The Murray-Darling Basin Authority (MDBA) plan is another issue that I have a great degree of nervousness about. The Greens are advocating for sustainable diversion limits of 4000 gigalitres. Currently, as of 30 September, 2106 gigalitres of water has been returned to the environment. That is 76.6 per cent of the current target. Northern Victoria communities are struggling; they are absolutely struggling. We cannot afford to lose more water, but we know that the Greens have an active policy to take more water and deliver it back to the environment. They were not even happy with the range that was articulated by the MDBA. They wanted to lift it to 4000. I would suggest that those opposite and the Greens party leave the city and get out and talk to those northern Victoria communities which are so desperately endeavouring to cope with that reduction in water.
There are great employment impacts in the policies proposed by the Greens. For example, they wish to ban rodeos, which are great supporters of many of our country communities. I know that there is a proposal to return the rodeo in Euroa. Rodeos pump significant investment back into local communities. There is a rodeo at Buchan and at Orbost and at Omeo, and they fund those small towns and small community groups. Should the Greens ever attain government, that will be gone.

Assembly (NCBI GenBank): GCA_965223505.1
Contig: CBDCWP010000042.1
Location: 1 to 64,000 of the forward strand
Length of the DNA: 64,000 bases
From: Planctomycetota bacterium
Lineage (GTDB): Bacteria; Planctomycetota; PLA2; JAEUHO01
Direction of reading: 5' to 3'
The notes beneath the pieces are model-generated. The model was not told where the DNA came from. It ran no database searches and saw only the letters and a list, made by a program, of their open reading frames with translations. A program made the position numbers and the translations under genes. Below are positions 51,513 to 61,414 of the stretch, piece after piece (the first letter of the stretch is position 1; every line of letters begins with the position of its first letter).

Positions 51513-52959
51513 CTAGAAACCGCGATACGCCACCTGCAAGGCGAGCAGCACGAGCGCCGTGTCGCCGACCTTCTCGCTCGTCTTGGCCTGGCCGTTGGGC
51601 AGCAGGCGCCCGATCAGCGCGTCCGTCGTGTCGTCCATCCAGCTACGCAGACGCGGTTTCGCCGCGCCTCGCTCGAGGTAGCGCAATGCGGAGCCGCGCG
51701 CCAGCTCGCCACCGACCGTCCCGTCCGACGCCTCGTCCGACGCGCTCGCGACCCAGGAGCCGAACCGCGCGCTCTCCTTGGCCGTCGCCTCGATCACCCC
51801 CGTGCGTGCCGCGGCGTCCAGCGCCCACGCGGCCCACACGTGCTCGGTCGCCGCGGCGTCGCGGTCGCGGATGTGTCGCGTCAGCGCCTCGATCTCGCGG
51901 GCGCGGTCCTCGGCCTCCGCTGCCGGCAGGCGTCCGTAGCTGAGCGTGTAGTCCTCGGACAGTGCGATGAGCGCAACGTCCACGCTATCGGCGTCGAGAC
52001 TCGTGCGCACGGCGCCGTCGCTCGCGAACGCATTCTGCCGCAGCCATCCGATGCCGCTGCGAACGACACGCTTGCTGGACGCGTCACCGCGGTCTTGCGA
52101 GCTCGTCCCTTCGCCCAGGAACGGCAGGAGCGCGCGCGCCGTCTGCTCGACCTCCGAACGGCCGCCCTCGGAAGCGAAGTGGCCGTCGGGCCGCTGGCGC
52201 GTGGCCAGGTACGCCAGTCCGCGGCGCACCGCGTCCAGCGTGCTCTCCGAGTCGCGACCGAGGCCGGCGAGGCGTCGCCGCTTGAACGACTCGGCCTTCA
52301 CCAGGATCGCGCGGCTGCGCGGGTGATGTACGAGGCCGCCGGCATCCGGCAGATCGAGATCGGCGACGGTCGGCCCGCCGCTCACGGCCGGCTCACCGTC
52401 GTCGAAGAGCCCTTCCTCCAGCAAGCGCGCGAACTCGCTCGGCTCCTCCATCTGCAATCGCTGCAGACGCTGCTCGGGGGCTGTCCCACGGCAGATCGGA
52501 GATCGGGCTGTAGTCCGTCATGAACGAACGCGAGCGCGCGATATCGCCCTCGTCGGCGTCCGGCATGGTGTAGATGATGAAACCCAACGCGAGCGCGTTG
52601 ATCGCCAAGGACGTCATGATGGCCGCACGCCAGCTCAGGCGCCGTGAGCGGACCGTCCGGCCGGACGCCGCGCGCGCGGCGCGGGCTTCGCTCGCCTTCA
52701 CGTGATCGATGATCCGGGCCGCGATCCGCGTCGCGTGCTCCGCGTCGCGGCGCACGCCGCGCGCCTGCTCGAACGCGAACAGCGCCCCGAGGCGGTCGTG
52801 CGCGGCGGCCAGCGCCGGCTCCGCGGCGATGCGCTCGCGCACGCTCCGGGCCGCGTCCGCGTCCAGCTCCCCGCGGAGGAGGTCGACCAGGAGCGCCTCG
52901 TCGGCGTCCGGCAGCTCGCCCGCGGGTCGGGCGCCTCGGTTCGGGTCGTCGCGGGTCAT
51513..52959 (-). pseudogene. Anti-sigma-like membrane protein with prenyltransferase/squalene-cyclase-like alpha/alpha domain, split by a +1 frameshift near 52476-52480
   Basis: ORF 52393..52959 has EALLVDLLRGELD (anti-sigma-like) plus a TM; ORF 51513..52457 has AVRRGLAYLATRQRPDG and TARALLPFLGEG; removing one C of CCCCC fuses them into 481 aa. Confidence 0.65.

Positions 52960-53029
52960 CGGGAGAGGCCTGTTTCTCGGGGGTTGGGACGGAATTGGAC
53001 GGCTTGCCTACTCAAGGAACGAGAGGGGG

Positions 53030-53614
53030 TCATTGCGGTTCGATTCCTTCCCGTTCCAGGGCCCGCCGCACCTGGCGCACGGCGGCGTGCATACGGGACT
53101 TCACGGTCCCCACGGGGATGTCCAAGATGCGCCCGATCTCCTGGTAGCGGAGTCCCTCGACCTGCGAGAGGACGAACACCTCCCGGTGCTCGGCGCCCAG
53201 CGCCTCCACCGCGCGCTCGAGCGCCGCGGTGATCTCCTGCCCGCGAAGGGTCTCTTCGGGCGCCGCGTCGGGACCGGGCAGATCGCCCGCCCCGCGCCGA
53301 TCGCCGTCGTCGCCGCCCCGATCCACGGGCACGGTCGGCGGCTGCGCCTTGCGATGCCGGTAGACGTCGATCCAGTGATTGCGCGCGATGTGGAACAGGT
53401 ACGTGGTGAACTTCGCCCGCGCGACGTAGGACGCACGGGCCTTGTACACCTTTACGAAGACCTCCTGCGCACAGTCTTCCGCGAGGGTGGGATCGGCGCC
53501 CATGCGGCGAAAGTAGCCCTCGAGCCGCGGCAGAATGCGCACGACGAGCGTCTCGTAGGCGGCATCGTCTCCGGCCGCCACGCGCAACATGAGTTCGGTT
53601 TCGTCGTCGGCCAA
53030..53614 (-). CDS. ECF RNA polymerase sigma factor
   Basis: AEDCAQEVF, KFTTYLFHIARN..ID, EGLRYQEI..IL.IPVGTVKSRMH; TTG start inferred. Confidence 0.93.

The Greens want to ban the live export trade. They want to ban the trapping of wild dogs. They clearly have no understanding, no comprehension at all, of the damage that wild dogs inflict on rural communities — the absolute devastation that they create.
They want to ban greyhound racing. Just yesterday Labor and the Greens in the ACT worked together to ban greyhound racing. The economic contribution of that industry to Victoria is more than $400 million and it supports more than 3000 jobs. In addition to the indirect jobs that are lost, if Labor and the Greens form a coalition we can expect to say goodbye to the track at Ballarat, goodbye to the track at Bendigo, goodbye to the track at Cranbourne and goodbye to the track at Geelong. I do not know how Labor members feel about this. We can say goodbye to the tracks at Healesville, Horsham and Broadmeadows. The member for Broadmeadows is in the chamber, as is the member for Sale. We can say goodbye to the tracks at Sale, Springvale, Shepparton, Traralgon, Warragul and Warrnambool. The impact of that will be extraordinary.